Feb 20 15:41:17 server2 systemd: Stopping Pro-active monitoring utility for unix systems...
    Feb 20 15:41:17 server2 systemd: Stopping LSB: LinuxICCM Scanner...
    Feb 20 15:41:17 server2 systemd: Stopping Self Monitoring and Reporting Technology (SMART) Daemon...
    Jan  1 00:02:57 server2 journal: Runtime journal is using 8.0M (max allowed 4.0G, trying to leave 4.0G free of 62.8G available â current limit 4.0G).
    Jan  1 00:02:57 server2 kernel: microcode: microcode updated early to revision 0x3a, date = 2017-01-30
    Jan  1 00:02:57 server2 kernel: Initializing cgroup subsys cpuset
    Jan  1 00:02:57 server2 kernel: Initializing cgroup subsys cpu
    Jan  1 00:02:57 server2 kernel: Initializing cgroup subsys cpuacct

    But NTPD never syncs the local clock date and time with NTP server until our node is completely UP

    Once the node is up after few minutes I observed the local time syncing with NTP
    Jan  1 00:04:04 server2 rsyslogd: action 'action 0' resumed (module 'builtin:ompipe') [v8.24.0 try http://www.rsyslog.com/e/2359 ]
    Jan  1 00:04:04 server2 rsyslogd: action 'action 0' resumed (module 'builtin:ompipe') [v8.24.0 try http://www.rsyslog.com/e/2359 ]
    Jan  1 00:04:04 server2 systemd: Started Stop Read-Ahead Data Collection.
    Feb 20 15:47:32 server2 systemd: Time has been changed
    Feb 20 15:47:32 server2 rsyslogd: imjournal: journal reloaded... [v8.24.0 try http://www.rsyslog.com/e/0 ]
    Feb 20 15:48:19 server2 su: (to root) deepak on pts/0

    So you see NTPD is really very slow at this and not very good.
    But actually we have few options with NTPD which can be used to tweak this behaviour

    We can use ntpdate to forcefully sync the localclock using NTP server before NTPD starts

    In Red Hat 7 we have below unit file for ntpdate.service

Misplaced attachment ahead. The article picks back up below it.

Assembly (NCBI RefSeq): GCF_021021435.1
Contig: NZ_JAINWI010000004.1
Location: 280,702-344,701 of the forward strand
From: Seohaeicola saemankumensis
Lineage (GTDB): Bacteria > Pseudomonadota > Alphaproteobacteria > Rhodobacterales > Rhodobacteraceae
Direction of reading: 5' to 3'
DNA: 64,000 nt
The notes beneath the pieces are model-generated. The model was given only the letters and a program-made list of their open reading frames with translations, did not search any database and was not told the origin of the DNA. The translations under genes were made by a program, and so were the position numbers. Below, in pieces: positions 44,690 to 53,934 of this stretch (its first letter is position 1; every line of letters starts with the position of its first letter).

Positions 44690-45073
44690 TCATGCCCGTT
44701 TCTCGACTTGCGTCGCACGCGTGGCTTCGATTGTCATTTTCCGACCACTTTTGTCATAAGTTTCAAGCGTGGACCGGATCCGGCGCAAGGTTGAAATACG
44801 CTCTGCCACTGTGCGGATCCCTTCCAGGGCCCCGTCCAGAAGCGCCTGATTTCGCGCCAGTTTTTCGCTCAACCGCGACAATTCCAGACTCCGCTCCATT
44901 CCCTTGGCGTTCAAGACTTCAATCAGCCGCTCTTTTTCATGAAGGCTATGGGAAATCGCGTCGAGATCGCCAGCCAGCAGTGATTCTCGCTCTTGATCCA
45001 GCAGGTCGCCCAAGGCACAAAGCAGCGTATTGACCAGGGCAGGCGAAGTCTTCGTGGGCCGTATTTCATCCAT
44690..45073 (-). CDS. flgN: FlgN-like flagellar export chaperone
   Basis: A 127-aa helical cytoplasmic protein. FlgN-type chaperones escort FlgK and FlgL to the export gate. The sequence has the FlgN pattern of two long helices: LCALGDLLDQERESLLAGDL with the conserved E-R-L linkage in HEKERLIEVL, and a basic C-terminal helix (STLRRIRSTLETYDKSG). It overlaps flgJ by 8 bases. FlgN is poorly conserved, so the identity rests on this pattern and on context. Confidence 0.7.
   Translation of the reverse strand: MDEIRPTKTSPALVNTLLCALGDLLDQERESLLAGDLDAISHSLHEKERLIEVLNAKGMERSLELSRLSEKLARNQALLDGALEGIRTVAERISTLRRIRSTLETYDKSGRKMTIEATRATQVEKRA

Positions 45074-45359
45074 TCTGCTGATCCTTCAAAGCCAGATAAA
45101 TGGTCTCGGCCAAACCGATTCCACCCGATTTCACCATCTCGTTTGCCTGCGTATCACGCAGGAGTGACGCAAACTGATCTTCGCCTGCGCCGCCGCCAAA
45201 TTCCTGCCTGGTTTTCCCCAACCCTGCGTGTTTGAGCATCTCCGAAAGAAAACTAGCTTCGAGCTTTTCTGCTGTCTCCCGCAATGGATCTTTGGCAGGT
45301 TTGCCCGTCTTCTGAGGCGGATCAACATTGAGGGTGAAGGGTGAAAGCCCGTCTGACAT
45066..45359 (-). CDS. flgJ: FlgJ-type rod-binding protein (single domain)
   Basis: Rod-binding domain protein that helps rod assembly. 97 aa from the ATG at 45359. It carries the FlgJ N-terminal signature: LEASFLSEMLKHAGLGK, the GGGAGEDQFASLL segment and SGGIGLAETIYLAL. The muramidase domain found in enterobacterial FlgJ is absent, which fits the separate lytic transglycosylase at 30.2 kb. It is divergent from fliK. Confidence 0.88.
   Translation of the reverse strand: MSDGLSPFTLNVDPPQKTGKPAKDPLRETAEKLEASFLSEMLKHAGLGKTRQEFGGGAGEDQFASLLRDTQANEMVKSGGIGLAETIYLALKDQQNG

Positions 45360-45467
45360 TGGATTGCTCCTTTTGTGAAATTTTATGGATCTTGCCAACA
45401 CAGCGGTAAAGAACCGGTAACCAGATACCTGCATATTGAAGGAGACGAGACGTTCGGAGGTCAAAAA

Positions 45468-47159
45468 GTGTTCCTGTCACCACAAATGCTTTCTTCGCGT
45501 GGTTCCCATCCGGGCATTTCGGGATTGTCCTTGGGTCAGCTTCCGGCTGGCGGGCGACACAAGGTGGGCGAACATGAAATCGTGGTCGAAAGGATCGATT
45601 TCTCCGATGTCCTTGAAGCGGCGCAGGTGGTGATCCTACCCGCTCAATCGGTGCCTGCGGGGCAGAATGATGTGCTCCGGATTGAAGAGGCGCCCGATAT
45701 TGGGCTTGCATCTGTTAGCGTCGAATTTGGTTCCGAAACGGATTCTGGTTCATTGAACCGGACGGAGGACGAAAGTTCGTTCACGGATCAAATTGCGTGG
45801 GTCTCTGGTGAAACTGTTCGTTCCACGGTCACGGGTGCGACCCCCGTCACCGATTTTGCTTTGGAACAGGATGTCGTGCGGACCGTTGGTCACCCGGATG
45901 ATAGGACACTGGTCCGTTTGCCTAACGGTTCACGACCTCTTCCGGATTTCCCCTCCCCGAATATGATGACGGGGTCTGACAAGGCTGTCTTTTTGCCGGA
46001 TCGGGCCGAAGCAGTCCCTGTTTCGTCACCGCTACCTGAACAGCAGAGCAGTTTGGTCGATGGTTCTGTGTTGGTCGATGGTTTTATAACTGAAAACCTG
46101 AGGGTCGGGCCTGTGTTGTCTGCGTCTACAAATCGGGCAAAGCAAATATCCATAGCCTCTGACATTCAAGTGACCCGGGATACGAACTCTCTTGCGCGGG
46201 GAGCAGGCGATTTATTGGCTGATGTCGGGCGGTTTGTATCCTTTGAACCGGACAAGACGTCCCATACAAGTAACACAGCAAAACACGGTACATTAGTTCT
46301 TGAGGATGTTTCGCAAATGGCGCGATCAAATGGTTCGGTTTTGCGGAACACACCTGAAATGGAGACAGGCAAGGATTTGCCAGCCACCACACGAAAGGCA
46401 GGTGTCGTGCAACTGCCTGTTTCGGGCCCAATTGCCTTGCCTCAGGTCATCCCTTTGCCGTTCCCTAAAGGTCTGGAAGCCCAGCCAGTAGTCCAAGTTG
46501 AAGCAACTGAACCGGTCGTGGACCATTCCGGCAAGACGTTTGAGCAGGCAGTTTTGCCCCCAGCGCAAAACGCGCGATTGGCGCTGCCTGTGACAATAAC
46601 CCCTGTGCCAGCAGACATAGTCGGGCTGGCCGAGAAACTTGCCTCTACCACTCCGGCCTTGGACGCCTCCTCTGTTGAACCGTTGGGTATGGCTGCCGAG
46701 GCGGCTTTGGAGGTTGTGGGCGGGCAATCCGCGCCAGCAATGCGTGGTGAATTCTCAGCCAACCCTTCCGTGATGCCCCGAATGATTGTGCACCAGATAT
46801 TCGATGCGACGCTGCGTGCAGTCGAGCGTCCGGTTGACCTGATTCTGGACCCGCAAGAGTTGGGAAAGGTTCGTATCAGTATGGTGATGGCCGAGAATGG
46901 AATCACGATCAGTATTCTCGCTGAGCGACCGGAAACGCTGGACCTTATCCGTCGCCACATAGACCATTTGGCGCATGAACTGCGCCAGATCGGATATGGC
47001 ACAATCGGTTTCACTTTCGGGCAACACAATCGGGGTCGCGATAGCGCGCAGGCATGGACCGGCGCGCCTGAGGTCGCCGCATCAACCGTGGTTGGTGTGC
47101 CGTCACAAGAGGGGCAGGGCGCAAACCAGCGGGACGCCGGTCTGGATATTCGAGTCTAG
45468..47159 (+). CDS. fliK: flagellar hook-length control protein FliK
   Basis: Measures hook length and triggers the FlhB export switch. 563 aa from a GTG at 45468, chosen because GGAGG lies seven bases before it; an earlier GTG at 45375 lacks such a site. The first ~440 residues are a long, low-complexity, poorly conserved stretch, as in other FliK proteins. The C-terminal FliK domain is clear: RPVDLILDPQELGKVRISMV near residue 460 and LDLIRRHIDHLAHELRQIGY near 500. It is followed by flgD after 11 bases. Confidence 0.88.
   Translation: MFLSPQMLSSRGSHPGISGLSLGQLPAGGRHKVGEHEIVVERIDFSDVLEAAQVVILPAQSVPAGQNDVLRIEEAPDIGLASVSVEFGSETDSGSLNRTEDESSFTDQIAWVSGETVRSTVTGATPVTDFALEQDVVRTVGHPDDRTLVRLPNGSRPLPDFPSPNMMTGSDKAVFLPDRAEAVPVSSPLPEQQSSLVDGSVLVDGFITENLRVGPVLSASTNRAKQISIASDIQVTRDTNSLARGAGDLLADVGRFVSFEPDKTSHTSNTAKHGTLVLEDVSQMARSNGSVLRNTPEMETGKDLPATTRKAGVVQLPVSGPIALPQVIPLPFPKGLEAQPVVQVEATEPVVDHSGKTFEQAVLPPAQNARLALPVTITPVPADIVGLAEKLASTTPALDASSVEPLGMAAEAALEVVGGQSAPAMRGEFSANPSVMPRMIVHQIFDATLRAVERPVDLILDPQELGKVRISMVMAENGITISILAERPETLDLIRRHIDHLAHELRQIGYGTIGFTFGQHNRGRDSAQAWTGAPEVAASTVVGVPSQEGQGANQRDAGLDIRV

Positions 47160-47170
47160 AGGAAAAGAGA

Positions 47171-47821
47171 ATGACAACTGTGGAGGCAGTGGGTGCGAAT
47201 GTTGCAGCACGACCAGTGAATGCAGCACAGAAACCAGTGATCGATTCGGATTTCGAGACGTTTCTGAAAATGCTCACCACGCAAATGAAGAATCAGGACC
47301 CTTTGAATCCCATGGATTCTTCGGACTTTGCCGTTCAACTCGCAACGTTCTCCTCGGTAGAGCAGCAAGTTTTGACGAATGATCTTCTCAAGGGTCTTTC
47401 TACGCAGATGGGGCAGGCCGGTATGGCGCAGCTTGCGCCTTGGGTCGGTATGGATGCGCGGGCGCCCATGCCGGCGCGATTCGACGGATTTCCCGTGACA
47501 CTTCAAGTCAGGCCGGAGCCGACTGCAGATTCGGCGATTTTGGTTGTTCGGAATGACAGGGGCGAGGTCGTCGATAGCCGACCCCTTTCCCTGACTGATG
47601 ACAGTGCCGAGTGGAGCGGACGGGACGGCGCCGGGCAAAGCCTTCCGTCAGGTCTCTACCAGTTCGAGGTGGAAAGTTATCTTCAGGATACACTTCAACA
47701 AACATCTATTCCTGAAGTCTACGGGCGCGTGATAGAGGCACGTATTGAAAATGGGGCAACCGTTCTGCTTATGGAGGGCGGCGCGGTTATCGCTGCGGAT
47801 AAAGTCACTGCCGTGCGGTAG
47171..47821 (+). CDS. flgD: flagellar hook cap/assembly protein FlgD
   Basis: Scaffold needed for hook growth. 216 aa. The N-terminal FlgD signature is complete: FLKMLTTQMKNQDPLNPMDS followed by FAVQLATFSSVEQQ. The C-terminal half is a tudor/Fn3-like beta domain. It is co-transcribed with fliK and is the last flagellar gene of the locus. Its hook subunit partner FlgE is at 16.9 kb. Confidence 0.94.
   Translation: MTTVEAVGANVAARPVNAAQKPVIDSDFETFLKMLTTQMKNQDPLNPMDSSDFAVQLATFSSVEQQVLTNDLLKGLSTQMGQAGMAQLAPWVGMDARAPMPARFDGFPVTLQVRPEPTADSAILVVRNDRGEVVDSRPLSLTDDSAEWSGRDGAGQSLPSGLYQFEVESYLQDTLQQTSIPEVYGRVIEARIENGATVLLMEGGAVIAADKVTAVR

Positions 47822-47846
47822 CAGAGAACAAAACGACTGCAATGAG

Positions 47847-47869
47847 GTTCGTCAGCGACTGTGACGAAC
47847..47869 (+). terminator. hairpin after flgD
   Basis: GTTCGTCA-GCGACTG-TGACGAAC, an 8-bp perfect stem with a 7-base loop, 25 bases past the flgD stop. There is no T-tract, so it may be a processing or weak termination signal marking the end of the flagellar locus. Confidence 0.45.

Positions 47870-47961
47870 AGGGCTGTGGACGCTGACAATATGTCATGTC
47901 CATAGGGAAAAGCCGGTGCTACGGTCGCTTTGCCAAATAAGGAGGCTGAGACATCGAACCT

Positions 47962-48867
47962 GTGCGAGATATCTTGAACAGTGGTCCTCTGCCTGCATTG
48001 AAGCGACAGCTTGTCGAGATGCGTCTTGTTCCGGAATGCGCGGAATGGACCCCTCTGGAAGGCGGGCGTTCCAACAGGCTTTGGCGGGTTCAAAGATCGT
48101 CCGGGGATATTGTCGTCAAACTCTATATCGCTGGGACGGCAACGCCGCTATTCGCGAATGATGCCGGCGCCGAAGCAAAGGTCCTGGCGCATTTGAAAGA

# systemctl cat ntpdate
    # /usr/lib/systemd/system/ntpdate.service
    [Unit]
    Description=Set time via NTP
    After=syslog.target network.target nss-lookup.target
    Before=time-sync.target
    Wants=time-sync.target

    [Service]
    Type=oneshot
    ExecStart=/usr/libexec/ntpdate-wrapper
    RemainAfterExit=yes

    [Install]
    WantedBy=multi-user.target

    By default this service is disabled, so enable this service
    # systemctl enable ntpdate.service
    Created symlink from /etc/systemd/system/multi-user.target.wants/ntpdate.service to /usr/lib/systemd/system/ntpdate.service.

    Next modify the NTP server which ntpdate would sync in /etc/ntp/step-tickers
    server2:~ # cat /etc/ntp/step-tickers
    # List of NTP servers used by the ntpdate service.

    192.168.1.100

    Next lets again change the hwclock date and time
    server2:~ # hwclock --set --date  "01 jan 2018"

    Add a logger message to monitor the logs
    server2:~ # logger "rebooting to test ntpdate"

    Lastly reboot the blade
    server2:~ # reboot

    Now lets monitor our syslog once my node is UP
    Here the node went for reboot
    Feb 20 15:54:03 server2 deepak: rebooting to test ntpdate
    Feb 20 15:54:06 server2 systemd: Stopping custom firewall configuration using iptables...